Indeed, outside of humanitarian efforts, most transhumanists would rather explore inner space than outer space.
But Andreadis argues that transhumanists should take space travel more seriously. She writes,
Ultimately, she makes the case that human intelligence, if it is to survive and prosper, needs to get off planet. Andreadis concludes by saying,
Consider the ingredients that would make an ideal crewmember of a space expedition: robust physical and mental health, biological and psychological adaptability, longevity, ability to interphase directly with components of the ship. In short, enhancements and augmentations eventually resulting in self-repairing quasi-immortals with extended senses and capabilities – the loose working definition of transhuman.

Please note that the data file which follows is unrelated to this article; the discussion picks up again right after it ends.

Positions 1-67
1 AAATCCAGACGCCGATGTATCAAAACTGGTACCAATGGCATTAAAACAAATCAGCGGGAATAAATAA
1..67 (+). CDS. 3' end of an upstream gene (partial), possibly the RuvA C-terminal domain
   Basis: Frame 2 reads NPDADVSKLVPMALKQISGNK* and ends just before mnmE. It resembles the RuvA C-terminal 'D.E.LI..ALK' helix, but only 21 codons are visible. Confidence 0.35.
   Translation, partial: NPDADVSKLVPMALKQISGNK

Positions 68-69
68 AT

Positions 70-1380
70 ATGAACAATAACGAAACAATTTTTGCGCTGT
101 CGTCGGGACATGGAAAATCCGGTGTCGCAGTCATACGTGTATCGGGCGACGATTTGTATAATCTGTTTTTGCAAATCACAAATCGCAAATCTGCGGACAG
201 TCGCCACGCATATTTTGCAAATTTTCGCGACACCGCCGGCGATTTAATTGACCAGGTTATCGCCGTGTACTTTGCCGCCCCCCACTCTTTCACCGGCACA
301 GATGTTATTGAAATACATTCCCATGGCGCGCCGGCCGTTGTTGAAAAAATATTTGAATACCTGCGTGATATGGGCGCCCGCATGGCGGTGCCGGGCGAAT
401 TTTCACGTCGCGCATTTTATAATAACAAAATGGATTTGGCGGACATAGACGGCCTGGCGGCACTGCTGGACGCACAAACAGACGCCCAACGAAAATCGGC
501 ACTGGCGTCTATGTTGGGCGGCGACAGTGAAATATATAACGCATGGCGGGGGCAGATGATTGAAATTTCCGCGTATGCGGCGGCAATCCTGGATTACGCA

Coordination of the two movements would give a real, concrete purpose to transhumanism beyond the rather uncompelling objective of giving everyone a semi-infinite life of leisure (without guarantees that either terrestrial resources or the human mental and social framework could accommodate such a shift). It would also turn the journey to the stars into a more hopeful proposition, since it might make it possible that those who started the journey could live to see planetfall.
Despite their honorable intentions and progressive outlook, if the transhumanists insist on first establishing a utopia on earth before approving spacefaring, they will achieve either nothing or a dystopia as bleak as that depicted in Paolo Bacigalupi’s unsparing stories. If they join forces with the space enthusiasts, they stand a chance to bring humanity through the Singularity some of them so fervently predict and expect – except it may be a Plurality of sapiens species and inhabited worlds instead.Read the entire article.